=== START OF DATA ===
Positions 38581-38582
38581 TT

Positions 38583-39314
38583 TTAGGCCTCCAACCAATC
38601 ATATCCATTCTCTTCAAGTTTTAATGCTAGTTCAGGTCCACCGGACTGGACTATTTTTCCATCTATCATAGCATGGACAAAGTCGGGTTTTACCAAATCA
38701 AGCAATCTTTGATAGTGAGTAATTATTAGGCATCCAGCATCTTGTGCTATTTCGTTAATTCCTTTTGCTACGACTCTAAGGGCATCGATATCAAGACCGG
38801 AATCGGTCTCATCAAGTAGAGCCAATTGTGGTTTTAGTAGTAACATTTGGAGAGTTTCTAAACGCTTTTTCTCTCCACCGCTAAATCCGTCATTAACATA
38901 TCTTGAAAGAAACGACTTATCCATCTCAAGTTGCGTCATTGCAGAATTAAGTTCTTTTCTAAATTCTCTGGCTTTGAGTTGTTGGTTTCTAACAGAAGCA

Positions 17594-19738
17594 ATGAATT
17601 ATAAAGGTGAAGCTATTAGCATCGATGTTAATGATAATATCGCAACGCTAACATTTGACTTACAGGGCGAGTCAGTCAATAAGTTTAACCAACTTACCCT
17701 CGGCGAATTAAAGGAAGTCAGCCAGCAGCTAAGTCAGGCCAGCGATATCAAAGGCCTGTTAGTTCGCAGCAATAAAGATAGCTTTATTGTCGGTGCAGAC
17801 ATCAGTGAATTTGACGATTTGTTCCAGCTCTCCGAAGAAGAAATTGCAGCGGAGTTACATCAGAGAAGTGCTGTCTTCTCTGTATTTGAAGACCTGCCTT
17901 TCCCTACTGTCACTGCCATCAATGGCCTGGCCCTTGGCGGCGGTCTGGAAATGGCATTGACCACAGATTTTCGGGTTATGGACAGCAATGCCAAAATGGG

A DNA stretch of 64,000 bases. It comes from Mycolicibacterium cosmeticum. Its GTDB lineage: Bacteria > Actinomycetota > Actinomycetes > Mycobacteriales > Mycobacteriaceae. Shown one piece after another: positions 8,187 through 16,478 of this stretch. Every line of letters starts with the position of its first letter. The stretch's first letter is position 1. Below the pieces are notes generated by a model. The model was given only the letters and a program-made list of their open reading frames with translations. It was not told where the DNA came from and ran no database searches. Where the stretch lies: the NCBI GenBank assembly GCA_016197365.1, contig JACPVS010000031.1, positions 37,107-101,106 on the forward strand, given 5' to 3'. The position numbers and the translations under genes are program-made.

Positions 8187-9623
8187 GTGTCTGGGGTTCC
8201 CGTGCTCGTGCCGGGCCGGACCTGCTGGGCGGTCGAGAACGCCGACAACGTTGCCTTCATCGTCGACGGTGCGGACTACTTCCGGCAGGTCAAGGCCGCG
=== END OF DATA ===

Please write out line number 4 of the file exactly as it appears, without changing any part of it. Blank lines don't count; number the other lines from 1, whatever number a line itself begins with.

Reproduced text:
38583 TTAGGCCTCCAACCAATC